Lake alert: Keep kids and dogs safe from harmful algae
With hot weather, the MPCA predicts more new algal blooms in time for upcoming July 4 weekend
Do your kids and dogs love the water? Nutrients in run-off from spring rainstorms combined with persistent hot weather on the way can mean trouble for lakes across Minnesota, triggering algal blooms that can be harmful to people and pets.
Recent reports of blooms already spotted across the state have led to swimming advisories. And with temperatures just now hitting the 90s and above, the Minnesota Pollution Control Agency predicts that several more blooms could develop in time for the July 4 holiday weekend.
The MPCA advises people to stay out of lakes and streams if the water looks green and slimy, especially if it has a blue-green tint. The algae could contain toxic bacteria that can sicken people and kill dogs, livestock, and other animals within hours of contact. Unfortunately, you can't tell by looking at a bloom if it is harmful or not.
“If in doubt, stay out,” says Lee Engel, surface water monitoring supervisor for the MPCA. “Excess nutrients such as phosphorus and warm water temps are ideal for growing algae and causing nuisance blooms. Holiday weekends typically see more people out on Minnesota lakes to boat, fish, and swim, and due to this year’s conditions, we need everyone to remain vigilant in looking for potentially harmful algae.”
Higher temperatures due to climate change have led to warmer lakes, too. The MPCA has documented increased reports of potentially harmful algal blooms in more places that persist throughout the season.
Potential health impacts
In recent years, multiple reports of dog deaths have been attributed to exposure to toxic algae. People can protect their dogs by:
- Keeping them out of algae-laden water.
- Hosing them off immediately after playing in any lake or stream.
- Preventing them from ingesting affected water or licking toxins from their coat.
- Seeing a veterinarian immediately if your dog may have been exposed to blue-green algae.
People who come into contact with toxic blue-green algae can experience skin, throat, eye, and nose irritation and nausea. If you come in contact with algae, rinse off with clean water afterward.
Tips to address the main cause of algae
Phosphorus, the top pollutant of concern in Minnesota lakes , fuels the growth of algae. In 25 percent of Minnesota lakes, levels of phosphorus and algae are too high, so the lakes don’t meet the water quality standard for recreation. Preventing phosphorus pollution is even more important in lakes warming as a result of climate change; warmer water also promotes algae growth.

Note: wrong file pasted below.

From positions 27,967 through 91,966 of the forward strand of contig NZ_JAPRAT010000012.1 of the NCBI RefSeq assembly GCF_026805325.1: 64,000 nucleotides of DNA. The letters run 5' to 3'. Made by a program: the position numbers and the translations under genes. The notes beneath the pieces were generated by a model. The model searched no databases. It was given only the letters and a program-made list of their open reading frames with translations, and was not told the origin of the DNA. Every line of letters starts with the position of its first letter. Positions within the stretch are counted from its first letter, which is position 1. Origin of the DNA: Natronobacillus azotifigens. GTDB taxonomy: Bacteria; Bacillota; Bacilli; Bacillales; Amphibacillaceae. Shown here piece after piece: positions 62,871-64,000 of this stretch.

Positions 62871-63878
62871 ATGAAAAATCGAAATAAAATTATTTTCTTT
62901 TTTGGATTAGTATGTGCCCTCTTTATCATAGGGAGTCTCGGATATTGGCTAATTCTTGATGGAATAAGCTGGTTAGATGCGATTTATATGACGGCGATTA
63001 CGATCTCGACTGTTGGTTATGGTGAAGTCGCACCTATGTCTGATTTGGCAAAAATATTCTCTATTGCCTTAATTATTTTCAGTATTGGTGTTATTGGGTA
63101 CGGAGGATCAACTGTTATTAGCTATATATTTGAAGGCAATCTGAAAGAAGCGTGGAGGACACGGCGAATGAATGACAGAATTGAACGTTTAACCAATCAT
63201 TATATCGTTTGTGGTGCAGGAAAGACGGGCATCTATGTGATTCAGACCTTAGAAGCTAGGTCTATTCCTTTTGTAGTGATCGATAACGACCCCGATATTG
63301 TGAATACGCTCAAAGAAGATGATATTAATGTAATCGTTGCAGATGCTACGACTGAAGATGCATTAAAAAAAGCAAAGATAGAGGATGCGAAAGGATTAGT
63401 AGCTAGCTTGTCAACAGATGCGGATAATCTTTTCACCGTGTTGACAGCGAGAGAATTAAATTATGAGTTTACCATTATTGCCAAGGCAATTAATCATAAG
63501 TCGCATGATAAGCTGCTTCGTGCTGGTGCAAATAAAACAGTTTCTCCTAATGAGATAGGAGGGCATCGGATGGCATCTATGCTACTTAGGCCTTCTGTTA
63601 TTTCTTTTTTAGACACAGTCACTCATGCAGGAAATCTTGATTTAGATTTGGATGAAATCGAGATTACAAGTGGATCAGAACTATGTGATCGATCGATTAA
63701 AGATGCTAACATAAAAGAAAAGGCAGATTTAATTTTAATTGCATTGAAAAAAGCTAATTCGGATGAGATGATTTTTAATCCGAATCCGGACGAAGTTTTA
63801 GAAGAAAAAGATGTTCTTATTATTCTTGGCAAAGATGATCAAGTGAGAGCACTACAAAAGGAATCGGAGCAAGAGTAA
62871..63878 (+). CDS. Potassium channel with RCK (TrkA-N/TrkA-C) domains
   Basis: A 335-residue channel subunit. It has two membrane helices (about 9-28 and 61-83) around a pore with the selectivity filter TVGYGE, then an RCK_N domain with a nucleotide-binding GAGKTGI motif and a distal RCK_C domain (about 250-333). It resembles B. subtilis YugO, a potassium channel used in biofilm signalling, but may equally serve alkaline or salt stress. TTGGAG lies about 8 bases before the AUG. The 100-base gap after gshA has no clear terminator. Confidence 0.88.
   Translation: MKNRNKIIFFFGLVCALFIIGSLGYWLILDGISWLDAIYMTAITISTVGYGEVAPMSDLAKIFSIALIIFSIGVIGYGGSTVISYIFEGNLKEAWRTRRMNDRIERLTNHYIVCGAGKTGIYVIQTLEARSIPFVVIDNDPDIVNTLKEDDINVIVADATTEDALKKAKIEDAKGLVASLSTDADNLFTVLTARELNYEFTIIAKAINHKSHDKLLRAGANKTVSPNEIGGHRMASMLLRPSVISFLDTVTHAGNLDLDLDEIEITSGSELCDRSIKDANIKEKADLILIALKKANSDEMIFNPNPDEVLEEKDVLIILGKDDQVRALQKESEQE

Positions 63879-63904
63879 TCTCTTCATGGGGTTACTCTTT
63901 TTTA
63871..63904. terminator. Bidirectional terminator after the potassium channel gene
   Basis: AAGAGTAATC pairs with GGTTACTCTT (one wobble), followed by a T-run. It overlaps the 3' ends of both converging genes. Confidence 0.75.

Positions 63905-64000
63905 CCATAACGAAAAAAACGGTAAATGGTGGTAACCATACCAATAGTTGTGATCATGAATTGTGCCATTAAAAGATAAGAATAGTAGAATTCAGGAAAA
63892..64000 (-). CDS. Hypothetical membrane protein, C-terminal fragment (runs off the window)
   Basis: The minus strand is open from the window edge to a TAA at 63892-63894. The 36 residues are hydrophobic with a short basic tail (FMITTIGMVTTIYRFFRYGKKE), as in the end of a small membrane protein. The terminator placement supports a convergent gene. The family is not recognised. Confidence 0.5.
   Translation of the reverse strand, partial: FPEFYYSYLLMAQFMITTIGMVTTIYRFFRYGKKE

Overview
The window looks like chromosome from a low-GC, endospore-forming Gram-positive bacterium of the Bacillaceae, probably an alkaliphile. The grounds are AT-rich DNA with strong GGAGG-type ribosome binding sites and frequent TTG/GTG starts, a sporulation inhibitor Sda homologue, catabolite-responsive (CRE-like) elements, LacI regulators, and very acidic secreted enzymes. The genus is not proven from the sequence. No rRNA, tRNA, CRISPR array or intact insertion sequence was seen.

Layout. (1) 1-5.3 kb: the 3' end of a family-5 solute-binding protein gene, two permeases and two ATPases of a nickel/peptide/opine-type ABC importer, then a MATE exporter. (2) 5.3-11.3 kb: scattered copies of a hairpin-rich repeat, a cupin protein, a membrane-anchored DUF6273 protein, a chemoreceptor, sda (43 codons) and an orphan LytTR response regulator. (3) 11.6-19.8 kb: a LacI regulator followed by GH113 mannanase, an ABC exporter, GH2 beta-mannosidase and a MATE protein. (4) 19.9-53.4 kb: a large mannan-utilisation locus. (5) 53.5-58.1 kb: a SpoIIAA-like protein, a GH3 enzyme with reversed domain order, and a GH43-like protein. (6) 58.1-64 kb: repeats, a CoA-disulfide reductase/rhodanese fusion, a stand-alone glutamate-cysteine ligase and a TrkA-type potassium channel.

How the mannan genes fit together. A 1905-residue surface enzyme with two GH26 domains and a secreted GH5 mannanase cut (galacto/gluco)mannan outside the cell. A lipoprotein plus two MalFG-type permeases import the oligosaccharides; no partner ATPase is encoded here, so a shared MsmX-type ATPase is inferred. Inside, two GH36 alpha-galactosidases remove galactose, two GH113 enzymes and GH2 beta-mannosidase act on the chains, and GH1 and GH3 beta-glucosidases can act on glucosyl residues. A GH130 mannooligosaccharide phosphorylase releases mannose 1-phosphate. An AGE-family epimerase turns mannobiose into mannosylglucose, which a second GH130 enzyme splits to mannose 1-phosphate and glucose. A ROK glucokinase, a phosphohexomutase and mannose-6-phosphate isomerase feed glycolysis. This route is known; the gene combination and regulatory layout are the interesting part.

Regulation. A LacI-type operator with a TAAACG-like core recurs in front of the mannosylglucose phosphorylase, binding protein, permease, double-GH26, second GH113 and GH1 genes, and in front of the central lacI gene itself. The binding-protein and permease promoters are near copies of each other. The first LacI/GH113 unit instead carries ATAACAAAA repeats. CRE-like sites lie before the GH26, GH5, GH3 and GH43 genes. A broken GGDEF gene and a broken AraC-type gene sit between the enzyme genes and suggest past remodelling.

An MPCA/Science Museum of Minnesota joint effort is helping solve a mystery about why periods of calm weather with little or no wind can result in algal blooms in Lake of the Woods that are so large they can be seen from space.
While phosphorus and sediment levels are consistently high in the Red River Basin, there are exceptions. The Otter Tail River Watershed , which includes the cities of Fergus Falls, Pelican Rapids, Detroit Lakes, and Ottertail, stands out for generally good water quality and lower pollutant levels due to geography, significant amounts of undeveloped land, and actions taken by landowners and local partners.
More than 3,500 projects in the watershed between 2004 and 2019 are helping to improve and protect water quality.
Landowners and residents can
help reduce phosphorus pollution
in local lakes by:
- Reducing urban stormwater with rain gardens, rain barrels, and fewer impervious surfaces.
- Using phosphorus-free lawn fertilizer, keeping grass clippings and other yard waste out of storm drains, and picking up after pets.
- Building soil health to reduce cropland runoff by planting cover crops, increasing organic matter, and reducing tillage.
- Planting deep-rooted native plants along ditches, lakes, and streams to slow down and filter runoff.
- Managing manure responsibly to keep it out of lakes and streams.
- Maintaining a healthy septic system.
How to report suspected harmful algal blooms
Email photos of suspected harmful algal blooms to email@example.com. For more information, visit the MPCA’s Blue-green algae and harmful algal blooms web page .